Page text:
Does Business Strategy Change Demand a Change to Enterprise Architecture?
Over the last several years, I have gotten to read several books on business strategy and enterprise architecture. What I found most interesting was just how well Paul Leinwand’s book “The Essential Advantage” fit with Jeanne Ross’s “Enterprise Architecture as Strategy”. Both propose a resources/capabilities based approach to strategy.
However, as I was finishing a new book on strategy, “Winning the Long Game” by Steven Krupp, I came across an updated perspective to a capabilities approach to strategy. The perspective amazingly was hidden in the appendix of the book. Here Krupp reviewed strategic thinking starting with Michael Porter. And in this process, Krupp effectively updated resources/capabilities thinking. He stressed the importance of creating organizations that can adapt to “continual changing environments through processes of mutation and natural selection…Successful firms need a set of meta-capabilities—which operate at a higher level than their standard operational capabilities—to integrate, build, and reconfigure competencies in order to succeed in rapidly changing environments.” (Winning the Long Game, Steven Krupp, page 268).
Leaders are needed that can drive dynamic capabilities
Krupp suggests that businesses need to develop leaders who have the skill to evolve dynamic capabilities and to connect deeply with their firm’s organizational processes. “This means becoming more strategic, beyond the confines of narrow mindsets, fixed game plans, or rigid solutions” (Winning the Long Game, Steven Krupp, page 268). In talking with a good friend who has been a chief enterprise architect, these thoughts need to impact the thinking of enterprise architects. Historically, enterprise architecture has been application or process centric. In most cases, they have assumed relative homeostasis for organizational capabilities, processes, and applications.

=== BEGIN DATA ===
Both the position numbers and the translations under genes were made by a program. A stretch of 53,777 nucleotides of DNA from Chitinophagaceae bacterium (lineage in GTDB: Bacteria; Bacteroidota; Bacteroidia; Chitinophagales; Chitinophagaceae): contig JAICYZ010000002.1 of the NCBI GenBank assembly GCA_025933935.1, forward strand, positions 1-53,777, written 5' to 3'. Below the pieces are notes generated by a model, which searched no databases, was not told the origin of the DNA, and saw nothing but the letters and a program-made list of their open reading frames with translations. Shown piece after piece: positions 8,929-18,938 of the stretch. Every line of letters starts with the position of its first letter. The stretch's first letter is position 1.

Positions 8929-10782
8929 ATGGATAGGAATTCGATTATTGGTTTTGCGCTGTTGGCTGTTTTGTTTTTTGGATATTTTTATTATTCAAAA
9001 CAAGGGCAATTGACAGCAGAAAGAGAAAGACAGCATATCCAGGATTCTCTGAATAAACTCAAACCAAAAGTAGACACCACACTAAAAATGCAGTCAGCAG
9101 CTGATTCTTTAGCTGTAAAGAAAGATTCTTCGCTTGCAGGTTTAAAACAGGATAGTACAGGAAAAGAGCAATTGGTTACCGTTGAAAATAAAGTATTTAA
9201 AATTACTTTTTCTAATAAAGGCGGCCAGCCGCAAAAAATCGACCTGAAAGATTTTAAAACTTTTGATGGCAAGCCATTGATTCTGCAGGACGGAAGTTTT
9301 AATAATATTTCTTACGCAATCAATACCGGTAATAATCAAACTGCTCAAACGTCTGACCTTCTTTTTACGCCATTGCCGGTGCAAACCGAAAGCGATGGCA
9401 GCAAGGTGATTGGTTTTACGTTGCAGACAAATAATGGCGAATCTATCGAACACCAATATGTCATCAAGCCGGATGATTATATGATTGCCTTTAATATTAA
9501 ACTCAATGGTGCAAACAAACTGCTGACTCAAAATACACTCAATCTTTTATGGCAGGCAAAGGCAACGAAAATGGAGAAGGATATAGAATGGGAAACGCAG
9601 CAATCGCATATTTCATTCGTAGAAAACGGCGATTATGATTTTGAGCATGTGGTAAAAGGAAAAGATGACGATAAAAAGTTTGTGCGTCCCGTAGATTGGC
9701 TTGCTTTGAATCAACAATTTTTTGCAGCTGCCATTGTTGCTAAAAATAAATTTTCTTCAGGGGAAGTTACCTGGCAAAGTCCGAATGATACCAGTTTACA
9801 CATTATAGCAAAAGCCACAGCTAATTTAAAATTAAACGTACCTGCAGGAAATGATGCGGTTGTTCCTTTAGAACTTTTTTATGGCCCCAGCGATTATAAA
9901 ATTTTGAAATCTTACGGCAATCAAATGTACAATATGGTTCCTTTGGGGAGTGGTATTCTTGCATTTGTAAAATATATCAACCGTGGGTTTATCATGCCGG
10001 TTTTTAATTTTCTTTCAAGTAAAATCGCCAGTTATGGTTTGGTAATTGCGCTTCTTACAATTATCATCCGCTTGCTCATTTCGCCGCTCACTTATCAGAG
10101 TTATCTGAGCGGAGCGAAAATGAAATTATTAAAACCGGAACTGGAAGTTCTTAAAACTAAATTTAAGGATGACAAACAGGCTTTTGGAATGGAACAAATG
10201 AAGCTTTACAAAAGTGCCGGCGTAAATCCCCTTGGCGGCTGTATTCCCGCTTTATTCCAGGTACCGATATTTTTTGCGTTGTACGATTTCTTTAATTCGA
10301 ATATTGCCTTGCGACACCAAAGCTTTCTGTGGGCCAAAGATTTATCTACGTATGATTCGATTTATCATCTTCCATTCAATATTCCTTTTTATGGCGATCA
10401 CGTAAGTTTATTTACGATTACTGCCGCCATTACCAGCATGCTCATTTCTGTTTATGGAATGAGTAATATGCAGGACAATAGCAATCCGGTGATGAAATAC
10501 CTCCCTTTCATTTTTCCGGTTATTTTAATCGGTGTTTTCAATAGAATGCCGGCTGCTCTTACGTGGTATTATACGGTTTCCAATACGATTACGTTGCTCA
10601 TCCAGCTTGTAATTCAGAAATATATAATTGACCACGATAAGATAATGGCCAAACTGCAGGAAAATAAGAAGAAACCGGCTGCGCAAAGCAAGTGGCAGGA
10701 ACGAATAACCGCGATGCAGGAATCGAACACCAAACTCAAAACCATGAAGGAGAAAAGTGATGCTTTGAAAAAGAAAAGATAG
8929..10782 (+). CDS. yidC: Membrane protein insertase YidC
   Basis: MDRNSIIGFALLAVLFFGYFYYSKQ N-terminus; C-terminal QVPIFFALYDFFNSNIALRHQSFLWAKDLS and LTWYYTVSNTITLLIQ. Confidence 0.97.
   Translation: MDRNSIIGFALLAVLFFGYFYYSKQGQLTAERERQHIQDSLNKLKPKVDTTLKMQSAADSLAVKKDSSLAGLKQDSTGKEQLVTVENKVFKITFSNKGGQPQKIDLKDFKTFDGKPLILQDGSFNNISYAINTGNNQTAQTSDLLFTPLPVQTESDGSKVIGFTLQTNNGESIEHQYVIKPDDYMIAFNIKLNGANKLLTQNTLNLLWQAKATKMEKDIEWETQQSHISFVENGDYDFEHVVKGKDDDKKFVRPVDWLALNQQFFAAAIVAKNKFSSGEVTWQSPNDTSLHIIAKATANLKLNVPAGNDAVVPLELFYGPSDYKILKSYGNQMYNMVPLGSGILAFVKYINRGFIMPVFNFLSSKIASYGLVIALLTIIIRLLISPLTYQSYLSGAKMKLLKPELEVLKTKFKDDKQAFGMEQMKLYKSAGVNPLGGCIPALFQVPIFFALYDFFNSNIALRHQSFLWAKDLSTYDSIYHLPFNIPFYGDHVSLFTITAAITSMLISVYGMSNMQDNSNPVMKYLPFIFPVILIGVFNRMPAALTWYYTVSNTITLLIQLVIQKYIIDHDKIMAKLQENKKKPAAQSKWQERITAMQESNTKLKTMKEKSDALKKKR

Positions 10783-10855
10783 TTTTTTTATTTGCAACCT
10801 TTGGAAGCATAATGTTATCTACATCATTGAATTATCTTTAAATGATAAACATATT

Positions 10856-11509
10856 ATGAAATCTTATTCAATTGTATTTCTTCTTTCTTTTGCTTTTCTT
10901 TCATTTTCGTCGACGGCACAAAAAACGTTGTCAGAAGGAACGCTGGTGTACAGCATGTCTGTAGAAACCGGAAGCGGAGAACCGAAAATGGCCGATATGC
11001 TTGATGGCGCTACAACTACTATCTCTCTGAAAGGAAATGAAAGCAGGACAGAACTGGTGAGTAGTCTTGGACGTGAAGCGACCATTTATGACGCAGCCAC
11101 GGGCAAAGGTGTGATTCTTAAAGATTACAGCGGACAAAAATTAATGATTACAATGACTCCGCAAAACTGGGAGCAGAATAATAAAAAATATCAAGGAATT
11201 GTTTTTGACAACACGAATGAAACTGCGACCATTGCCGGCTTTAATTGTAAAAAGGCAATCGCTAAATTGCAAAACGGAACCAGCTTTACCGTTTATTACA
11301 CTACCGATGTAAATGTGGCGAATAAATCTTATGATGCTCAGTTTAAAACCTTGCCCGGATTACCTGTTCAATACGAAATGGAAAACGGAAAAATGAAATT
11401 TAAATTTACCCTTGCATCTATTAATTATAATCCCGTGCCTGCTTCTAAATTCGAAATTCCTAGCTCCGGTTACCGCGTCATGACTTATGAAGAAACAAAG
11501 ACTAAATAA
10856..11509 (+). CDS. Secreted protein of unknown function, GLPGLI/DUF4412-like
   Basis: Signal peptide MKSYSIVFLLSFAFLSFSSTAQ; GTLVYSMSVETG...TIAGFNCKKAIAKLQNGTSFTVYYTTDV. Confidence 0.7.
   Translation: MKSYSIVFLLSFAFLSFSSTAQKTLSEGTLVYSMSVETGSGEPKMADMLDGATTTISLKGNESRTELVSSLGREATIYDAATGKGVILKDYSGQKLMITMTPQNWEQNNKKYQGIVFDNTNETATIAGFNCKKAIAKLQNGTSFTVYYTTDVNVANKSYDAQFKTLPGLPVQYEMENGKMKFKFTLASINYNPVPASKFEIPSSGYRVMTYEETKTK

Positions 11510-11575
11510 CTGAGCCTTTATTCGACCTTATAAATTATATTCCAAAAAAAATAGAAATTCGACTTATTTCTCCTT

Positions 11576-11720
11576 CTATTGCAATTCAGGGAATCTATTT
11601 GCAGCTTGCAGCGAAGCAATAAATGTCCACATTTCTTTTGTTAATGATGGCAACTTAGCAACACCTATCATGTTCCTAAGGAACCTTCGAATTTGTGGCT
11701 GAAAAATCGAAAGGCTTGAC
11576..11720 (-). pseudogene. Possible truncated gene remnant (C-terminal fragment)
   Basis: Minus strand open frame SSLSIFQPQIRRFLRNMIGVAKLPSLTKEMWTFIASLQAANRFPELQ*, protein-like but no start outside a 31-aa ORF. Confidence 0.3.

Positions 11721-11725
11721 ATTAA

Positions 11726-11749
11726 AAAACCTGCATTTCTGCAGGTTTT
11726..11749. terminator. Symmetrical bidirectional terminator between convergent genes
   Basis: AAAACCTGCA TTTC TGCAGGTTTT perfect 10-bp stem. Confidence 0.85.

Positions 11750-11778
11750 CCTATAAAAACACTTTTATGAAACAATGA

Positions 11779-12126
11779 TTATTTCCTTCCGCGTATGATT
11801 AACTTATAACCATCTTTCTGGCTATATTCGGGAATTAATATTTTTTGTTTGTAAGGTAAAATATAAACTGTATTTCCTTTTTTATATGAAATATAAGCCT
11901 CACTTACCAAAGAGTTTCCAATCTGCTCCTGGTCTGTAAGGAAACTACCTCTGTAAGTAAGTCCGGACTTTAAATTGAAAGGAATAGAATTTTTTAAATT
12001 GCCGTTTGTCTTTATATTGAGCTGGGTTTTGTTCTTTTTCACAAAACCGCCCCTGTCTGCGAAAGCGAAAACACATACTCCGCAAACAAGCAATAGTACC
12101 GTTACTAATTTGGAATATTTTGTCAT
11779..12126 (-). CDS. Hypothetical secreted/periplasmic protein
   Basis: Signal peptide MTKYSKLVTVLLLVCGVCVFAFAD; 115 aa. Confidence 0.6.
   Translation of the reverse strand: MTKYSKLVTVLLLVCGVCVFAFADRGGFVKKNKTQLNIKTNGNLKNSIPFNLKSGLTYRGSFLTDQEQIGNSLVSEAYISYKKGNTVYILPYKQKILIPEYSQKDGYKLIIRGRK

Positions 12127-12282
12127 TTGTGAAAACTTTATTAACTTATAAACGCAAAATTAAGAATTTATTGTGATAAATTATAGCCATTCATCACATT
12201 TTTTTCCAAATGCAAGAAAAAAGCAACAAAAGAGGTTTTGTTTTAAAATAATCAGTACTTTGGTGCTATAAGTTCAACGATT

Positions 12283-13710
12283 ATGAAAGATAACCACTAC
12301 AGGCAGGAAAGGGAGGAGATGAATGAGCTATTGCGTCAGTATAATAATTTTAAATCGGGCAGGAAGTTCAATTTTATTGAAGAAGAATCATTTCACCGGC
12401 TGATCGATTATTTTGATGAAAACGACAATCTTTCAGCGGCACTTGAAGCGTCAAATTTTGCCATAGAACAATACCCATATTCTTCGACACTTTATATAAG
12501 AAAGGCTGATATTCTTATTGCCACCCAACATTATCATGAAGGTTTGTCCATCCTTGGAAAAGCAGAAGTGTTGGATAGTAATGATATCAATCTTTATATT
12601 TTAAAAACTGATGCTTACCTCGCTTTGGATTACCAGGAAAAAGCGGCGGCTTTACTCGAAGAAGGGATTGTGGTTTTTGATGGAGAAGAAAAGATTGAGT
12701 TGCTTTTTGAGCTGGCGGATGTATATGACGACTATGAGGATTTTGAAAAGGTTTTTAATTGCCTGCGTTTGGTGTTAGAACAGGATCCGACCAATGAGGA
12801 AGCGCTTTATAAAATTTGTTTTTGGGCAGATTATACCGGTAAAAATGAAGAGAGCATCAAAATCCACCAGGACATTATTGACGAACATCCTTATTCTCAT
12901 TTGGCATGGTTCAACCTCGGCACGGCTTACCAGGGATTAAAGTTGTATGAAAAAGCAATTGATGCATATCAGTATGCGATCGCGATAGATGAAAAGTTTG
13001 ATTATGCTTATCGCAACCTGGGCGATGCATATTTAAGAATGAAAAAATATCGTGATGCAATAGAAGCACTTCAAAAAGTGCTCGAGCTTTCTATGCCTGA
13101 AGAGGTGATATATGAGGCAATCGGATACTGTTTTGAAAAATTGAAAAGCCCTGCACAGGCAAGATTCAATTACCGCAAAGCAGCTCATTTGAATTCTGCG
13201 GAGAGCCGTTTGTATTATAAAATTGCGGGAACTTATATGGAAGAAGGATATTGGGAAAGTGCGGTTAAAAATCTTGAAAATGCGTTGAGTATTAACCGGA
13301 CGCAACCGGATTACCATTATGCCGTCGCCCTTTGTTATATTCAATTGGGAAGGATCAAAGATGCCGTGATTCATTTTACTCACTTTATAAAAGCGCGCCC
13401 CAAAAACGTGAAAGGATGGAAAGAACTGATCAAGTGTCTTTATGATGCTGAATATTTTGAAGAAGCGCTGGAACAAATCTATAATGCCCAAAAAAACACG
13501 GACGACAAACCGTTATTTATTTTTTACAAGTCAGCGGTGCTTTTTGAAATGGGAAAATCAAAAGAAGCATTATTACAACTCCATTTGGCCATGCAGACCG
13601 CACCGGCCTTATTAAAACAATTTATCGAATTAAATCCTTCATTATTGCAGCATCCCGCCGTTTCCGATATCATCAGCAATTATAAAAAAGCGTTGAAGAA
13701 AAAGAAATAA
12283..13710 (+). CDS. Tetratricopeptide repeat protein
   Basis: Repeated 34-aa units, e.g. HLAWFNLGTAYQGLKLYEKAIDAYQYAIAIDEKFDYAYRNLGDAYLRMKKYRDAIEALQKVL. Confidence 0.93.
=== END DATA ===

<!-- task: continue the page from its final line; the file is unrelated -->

However, this assumption does not work as enterprise strategies become shorter and processes and capabilities need to evolve, change, or be added to in order to handle a continually changing business environment and the threat of shorter and shorter corporate lives. Increasingly, this puts data front and center. Enterprises need data to drive digital transformation whether it is about changing customer experience, changing operational processes, acting as one company, or even morphing business models. This requirement means that enterprise architects need to move from application or process centric architecture to “data centric architecture”. It also means that an up-to-date Information Model needs to be created and actively managed.
In a world where strategy changes can cause a change in business model, data can no longer be an afterthought of application design. It needs to be a fore thought and as important, it needs to be forward facing versus backward facing. Data governance and experimentation is needed as well to enable changing business models. This means that enterprise data needs to be flexible enough to support new processes and continual process improvements at the same time.
Changing strategic thinking clearly demands big change in how we think about enterprise architecture. It puts data front and center. At the same time, enterprise architects have an increasingly important role in enabling changes to enterprise architecture and to the access and use of data. Central to this is moving from “application centric architecture” to “data centric architecture”. In many cases, this journey should start with application consolidation. It is the time to start. The clock is ticking for your enterprise and the leaders that drive it’s strategy. According to Fortune magazine, the average life of a Fortune 500 firm has moved from 56 years to 20 years and it is even starting to even shorten from this. Those with responsive business strategies and responsive architectures will clearly win in the future.